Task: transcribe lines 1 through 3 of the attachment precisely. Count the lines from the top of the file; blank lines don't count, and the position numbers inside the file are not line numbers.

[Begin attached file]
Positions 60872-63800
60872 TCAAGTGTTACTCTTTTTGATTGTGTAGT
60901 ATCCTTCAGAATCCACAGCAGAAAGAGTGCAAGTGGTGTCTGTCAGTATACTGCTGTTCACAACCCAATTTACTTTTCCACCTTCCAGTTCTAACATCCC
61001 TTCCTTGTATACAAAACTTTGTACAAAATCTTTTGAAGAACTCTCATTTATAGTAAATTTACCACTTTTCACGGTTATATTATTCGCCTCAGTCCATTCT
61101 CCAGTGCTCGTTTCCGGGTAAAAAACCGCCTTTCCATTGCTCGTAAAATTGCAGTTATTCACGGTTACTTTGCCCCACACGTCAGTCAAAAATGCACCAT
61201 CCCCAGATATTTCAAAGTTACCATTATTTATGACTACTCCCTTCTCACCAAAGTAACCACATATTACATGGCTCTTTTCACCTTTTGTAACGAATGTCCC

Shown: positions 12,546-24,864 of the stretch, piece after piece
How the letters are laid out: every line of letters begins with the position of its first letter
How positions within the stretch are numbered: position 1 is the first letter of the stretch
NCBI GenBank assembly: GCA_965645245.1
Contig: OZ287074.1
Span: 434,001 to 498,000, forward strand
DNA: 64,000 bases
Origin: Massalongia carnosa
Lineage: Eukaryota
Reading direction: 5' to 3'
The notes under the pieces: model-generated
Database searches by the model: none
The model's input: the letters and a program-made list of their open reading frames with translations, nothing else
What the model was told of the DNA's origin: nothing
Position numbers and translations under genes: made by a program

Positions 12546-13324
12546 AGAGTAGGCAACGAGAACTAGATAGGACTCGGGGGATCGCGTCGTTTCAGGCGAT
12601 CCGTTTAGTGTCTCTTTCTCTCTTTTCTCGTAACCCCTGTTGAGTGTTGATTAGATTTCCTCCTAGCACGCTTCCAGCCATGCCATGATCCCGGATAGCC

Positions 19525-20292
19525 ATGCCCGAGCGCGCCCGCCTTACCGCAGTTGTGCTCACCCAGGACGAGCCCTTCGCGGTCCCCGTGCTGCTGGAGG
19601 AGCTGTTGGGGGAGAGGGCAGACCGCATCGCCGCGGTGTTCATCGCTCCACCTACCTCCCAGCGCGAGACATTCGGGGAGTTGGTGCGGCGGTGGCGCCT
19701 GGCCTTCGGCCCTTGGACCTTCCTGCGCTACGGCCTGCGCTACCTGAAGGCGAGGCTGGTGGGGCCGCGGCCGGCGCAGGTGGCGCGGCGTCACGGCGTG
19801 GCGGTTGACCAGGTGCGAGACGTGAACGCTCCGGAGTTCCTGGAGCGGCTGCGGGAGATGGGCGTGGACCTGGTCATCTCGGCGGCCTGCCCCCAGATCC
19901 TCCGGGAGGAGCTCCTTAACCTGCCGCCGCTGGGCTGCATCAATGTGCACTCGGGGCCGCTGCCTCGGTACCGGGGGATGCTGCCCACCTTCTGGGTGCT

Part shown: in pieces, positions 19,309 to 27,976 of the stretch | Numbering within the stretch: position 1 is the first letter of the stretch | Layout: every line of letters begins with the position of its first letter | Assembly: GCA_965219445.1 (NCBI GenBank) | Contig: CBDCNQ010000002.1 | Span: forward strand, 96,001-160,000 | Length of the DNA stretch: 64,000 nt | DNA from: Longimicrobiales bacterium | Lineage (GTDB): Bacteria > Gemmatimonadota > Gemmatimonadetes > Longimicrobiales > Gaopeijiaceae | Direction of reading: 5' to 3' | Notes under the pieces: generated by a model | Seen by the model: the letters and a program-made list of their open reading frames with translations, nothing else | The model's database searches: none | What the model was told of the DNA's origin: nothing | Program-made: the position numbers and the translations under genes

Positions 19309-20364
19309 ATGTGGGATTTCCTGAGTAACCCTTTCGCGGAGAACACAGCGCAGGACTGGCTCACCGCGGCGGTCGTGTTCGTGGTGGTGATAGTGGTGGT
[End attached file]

Positions 60872-63800
60872 TCAAGTGTTACTCTTTTTGATTGTGTAGT
60901 ATCCTTCAGAATCCACAGCAGAAAGAGTGCAAGTGGTGTCTGTCAGTATACTGCTGTTCACAACCCAATTTACTTTTCCACCTTCCAGTTCTAACATCCC